Tree Pruning

How do I know if my tree needs pruning?

Other than for proper tree development and general tree health, there are many reasons for tree pruning.

Blocking sunlight or views

If a tree is blocking light from entering your property, or is blocking outward views.

Dropping leaves in gutters or letting vermin into your house

If a tree on your property has branches that overhang the house or gutter it will need pruning.

Overhanging branches are a bad problem for home owners. It is worth taking a walk around your house and buildings to check there is a good gap between trees and your buildings. It is very common for overhanging branches to create a path for vermin to get into your house, and falling leaves block guttering. It is best to prune trees safely away from your house.

Too close to the house

Trees can create also dampness in your house if they are growing too close to the house. It’s a good idea to create an air gap between your house and trees or shrubs to avoid dampness and mould to happen on the inside and outside of your home.

Recovering from poor pruning

If trees have been poorly pruned ie topped in the past, it is very important that they are regularly pruned thereafter as the regrowth is weakly attached to main trunk. That means a tree prune or maintenance regularly about every three to four years depending on the species of tree.

Removing dead branches

Trees may also need to be pruned if there are any large dead branches in the tree as they cause a hazard when they become brittle and break off. Read more about how to identify dead branches on our tree removal page.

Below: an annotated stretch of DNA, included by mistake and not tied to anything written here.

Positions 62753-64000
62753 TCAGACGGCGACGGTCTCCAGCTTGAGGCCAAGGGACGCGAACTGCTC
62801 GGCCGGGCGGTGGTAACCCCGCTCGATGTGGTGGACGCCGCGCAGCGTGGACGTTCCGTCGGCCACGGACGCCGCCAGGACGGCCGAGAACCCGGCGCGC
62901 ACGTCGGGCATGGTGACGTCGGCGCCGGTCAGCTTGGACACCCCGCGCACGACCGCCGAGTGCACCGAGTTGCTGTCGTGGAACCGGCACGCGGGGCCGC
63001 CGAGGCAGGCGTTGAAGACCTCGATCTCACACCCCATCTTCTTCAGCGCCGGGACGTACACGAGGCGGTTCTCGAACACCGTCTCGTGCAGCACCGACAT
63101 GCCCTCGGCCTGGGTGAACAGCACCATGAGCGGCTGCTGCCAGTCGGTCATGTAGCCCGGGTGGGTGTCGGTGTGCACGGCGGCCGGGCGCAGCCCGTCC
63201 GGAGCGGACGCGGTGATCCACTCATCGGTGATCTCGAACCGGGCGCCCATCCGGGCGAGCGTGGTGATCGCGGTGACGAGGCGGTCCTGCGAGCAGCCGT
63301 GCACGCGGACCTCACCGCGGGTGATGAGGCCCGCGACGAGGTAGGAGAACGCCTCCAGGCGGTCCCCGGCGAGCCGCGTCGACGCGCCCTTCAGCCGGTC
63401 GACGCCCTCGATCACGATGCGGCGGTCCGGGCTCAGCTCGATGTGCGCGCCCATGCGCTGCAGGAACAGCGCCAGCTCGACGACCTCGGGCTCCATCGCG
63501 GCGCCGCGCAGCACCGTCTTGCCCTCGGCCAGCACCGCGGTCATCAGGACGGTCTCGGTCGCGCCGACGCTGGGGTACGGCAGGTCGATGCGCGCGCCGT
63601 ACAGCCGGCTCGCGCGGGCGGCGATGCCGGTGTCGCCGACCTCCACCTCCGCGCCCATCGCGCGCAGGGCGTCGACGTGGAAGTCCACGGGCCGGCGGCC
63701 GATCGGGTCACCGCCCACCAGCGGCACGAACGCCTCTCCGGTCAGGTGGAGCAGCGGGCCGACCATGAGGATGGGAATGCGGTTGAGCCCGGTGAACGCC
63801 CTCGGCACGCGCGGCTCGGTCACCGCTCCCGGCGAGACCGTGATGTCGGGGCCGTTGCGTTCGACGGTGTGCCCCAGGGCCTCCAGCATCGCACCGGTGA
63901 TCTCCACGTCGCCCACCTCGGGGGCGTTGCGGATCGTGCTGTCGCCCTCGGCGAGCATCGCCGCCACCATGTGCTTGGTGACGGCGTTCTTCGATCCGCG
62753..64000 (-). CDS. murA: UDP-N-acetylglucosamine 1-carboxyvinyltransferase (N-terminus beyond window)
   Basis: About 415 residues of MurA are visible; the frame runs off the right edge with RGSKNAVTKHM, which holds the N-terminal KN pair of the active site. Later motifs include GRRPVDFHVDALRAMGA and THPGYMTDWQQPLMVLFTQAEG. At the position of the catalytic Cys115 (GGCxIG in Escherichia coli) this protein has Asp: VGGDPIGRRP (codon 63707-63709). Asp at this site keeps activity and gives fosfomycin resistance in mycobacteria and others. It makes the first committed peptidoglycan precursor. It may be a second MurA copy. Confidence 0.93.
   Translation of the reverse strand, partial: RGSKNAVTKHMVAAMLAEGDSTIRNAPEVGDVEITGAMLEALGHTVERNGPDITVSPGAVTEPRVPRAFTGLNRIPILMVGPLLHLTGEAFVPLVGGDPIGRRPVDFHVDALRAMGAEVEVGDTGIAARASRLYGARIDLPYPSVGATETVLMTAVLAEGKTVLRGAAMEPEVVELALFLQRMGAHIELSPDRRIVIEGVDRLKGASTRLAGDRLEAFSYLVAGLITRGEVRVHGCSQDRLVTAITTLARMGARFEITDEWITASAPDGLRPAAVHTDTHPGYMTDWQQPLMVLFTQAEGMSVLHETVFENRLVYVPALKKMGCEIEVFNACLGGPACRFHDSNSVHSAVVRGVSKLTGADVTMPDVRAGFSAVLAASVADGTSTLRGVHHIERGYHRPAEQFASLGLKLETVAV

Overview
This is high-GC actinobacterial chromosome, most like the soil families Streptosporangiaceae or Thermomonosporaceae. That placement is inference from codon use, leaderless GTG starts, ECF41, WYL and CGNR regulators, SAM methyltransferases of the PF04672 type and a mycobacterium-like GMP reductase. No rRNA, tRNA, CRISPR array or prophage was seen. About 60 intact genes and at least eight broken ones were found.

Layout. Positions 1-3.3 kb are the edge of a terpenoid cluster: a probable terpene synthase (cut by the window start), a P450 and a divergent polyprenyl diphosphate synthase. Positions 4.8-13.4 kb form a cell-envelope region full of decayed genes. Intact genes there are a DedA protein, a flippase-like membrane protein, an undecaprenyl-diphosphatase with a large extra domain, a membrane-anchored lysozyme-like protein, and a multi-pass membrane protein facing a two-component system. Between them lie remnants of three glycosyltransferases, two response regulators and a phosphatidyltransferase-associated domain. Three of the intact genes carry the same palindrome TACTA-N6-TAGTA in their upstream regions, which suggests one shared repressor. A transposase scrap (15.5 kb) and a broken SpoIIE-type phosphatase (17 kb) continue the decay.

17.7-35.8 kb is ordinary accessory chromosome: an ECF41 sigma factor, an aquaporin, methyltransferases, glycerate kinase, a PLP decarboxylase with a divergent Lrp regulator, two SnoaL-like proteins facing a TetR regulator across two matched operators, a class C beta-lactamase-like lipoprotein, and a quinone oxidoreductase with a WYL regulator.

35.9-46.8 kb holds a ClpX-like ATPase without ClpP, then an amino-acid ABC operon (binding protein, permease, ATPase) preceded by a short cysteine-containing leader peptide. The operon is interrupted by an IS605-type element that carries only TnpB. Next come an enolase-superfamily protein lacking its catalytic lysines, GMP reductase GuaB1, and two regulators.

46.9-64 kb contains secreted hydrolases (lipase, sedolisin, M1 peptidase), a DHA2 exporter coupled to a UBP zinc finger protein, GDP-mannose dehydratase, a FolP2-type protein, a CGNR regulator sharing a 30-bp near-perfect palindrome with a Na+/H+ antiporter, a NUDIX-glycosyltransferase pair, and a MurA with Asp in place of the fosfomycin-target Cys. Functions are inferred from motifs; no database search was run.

Styles of pruning

There are a number of different styles of pruning.  Crosscut Treework can advise you on which style will be best for your particular tree, problem, and overall health and goals for your tree and property.

tree thinning

When the canopy of the tree is thinned to allow more sunlight to filter through the tree’s canopy. This is the best way to prune for the health of the tree if you’re looking to unblock the sunlight from killing the lawn, or not enabling you to have a garden under your tree.

crown reduction

When the tree is maintained in a natural shape, while being reduced in size. We do this using modern pruning techniques which are approved by the International Society of Aboriculture.  Crown reduction is a pruning style that’s suitable if you have a large tree that’s getting out of proportion for the site, blocking light, growing over other structures, or blocking views.

Tree pruning and reduction

Before:  Tree is creating large shadow patches across the lawn and garden and is imposing for the site.

Tree pruning and reduction

After:  Tree still looks natural but lets more light onto the lawn and is in proportion to the site.

deadwooding

If there are large dead branches visible in the canopy of your tree, it is a good idea have an Arborist remove these before they snap off and cause damage to your property. It’s also a good opportunity to give a visual health check as to what is causing the dieback, for example is the trunk split or dangerous?

weight reduction on large tree branches

Sometimes branches get very long and heavy, and if these branches are overhanging assets, or in areas where people or vehicles travel beneath them, it is a good idea to reduce the end off the branch to get some weight off it which should decrease the chance of it snapping off.

fruit tree pruning

Fruit trees require regular pruning, usually they need a prune and shape annually or at least every 2-3 years.
1. One pruning style maximises a high yield for fruit
Trees are heavily pruned and can have a very severe and stunted appearance but yield high numbers of fruit
2. ornamental
Trees are pruned to have a pleasant shape and look

Crosscut Treework are specialised in both these techniques , or a combination of the two which is usually preferable in the home garden.

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